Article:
In Jamaica, media reports have been pointing to the country's own financial tribulations and glimmers of hope.

There was, for instance, the report by the Gleaner of an anguished Finance Minister Omar Davies being locked in sessions with Permanent Secretaries in efforts to overcome cash flow difficulties as the People's National Party administration manoeuvred to cope with an estimated staggering J$700 Billion (JS60=US$1) debt burden (local and external), approximately US$11 billion.

"Tough Times"
Later came the report - "Tough Times - But Patterson optimistic" - as headlined in last Wednesday's Observer - of Prime Minister P.J. Patterson admitting to a "tough economic year for Jamaica", but hailing efforts by both the private sector and trade unions in helping the country to weather the storm with a resurgent tourism industry.

With more than 60 per cent of the government's budget being utilised in servicing debts, the Patterson administration was reported to be placing great emphasis on new multi-million dollar investments by foreign and local entrepreneurs.

Also, an estimated US$150 million increase in tourism revenue - expected to gross US$1.3 billion this fiscal year - and a more positive demonstration in cooperation by the social partners of organised labour and the private sector.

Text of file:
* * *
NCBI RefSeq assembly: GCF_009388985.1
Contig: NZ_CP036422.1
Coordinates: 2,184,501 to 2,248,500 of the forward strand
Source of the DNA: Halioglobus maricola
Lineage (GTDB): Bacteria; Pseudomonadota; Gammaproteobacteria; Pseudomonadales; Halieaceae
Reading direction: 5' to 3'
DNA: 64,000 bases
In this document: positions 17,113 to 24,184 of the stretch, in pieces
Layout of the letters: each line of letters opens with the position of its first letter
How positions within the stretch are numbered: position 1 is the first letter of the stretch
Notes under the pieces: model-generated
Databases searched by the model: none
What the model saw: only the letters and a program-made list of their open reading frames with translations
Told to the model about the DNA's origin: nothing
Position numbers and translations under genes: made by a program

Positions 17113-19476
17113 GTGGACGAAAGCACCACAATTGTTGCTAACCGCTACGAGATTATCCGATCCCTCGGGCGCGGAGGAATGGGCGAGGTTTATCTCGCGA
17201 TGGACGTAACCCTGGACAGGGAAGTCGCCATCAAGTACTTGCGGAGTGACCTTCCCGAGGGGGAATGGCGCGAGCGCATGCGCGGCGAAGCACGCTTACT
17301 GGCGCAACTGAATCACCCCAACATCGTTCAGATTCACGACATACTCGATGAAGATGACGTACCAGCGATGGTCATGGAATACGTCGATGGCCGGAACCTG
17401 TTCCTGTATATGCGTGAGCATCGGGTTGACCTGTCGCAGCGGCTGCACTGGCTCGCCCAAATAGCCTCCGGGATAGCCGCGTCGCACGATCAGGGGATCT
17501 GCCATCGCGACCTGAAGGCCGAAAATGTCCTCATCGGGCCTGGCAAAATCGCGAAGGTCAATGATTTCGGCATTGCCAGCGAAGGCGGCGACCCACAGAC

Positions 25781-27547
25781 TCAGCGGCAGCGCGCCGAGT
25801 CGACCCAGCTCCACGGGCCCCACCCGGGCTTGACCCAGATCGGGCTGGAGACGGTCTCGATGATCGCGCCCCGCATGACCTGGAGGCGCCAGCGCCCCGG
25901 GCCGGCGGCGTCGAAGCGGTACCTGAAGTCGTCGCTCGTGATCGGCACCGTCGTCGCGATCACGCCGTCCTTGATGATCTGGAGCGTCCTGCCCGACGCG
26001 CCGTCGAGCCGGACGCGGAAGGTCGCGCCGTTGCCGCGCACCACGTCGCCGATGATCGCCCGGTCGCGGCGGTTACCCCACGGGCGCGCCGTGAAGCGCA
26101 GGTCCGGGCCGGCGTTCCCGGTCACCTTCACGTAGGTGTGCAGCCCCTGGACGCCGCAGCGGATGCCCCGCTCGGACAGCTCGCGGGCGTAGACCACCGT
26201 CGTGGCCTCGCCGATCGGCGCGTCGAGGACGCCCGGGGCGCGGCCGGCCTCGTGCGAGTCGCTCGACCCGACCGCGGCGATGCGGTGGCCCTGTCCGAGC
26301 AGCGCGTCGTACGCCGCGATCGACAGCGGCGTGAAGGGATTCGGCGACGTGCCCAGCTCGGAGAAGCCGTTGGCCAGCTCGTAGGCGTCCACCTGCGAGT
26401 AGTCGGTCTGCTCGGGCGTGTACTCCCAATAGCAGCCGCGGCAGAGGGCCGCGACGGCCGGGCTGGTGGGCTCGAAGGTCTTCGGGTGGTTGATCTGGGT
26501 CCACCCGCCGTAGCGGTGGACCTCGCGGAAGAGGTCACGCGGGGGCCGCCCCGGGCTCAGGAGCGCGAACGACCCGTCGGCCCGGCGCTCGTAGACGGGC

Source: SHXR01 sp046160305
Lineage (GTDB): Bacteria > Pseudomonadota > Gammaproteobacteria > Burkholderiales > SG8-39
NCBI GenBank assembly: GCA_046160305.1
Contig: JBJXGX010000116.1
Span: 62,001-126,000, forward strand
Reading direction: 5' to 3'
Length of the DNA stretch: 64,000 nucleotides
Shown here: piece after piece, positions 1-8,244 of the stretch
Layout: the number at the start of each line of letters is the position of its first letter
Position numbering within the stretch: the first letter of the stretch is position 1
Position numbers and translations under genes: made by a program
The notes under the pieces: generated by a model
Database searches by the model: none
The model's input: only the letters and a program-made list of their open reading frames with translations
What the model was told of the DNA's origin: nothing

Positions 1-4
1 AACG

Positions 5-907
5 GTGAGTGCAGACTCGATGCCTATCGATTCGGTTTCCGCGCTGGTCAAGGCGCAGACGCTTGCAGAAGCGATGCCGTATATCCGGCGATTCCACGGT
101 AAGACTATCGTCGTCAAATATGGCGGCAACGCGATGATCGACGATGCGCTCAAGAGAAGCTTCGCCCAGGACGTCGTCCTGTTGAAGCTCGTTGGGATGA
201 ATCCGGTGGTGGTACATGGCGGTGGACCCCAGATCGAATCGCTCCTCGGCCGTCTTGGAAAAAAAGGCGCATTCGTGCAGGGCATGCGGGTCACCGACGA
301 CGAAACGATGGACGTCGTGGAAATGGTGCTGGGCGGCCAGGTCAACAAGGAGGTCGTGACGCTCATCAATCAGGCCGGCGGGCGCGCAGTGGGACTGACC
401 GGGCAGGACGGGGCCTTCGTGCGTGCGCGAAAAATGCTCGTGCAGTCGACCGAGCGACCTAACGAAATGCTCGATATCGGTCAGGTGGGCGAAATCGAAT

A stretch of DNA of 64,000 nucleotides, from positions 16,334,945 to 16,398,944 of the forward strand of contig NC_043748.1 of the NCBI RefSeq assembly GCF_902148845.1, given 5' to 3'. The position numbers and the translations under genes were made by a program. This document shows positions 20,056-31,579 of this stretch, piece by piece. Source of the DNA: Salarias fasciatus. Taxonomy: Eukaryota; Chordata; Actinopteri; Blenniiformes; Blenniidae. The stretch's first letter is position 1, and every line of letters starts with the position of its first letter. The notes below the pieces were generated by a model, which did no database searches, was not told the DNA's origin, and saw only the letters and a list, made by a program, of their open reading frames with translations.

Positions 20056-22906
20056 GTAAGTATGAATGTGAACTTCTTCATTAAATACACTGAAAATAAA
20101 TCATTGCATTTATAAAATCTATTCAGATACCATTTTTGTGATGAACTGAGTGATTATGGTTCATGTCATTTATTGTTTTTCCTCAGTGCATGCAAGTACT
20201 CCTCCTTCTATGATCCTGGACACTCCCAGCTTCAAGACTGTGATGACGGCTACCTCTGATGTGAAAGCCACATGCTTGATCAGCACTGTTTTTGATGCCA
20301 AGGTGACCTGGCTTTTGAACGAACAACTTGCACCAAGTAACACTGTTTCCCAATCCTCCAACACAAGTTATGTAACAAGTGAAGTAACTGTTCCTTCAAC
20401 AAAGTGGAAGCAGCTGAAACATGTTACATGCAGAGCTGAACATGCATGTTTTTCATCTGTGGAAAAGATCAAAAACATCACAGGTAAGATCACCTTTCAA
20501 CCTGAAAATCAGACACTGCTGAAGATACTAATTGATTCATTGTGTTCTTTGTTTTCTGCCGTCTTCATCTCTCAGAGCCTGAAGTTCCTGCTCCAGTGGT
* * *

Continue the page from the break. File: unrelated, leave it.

While Jamaica and Guyana struggled to overcome financial hurdles in 2003, and may have good reasons to hope for better days ahead in socio-economic development, the news continue to be very discouraging for CARICOM member state, Dominica.

That Windward island stated had to face very tough fiscal measures to overcome a serious cash-flow problem in 2003, from which the recovery period remains uncertain, even with short-term assistance provided by some CARICOM states and IMF - adjustment measures.

But it is in Haiti that the situation remains very grim, both in economic and political terms, with regional and international experts discussing the problems of that oldest of independent nation in Latin America and the Caribbean in the context of a failed state.

Prime Minister Patterson, who as current CARICOM chairman, will head a delegation to Haiti next month for its official 200th independence anniversary celebration, will have a close-up -if he really needs one - of the extent of the problems confronting the mass of Haitians amid ongoing political violence and challenges to the governance politics of President Jean Bertrand Aristide.

On Boxing Day, latest report I received out of Port-au-Prince from human rights activists, placed the known death toll from political violence at 59 between September and Christmas Eve, largely at the hands of supporters of President Aristide and the police.

As we offer a prayer for Haiti, I take this opportunity to extend personal good wishes to all readers that 2004 results in a better environment to realise their hopes and aspirations.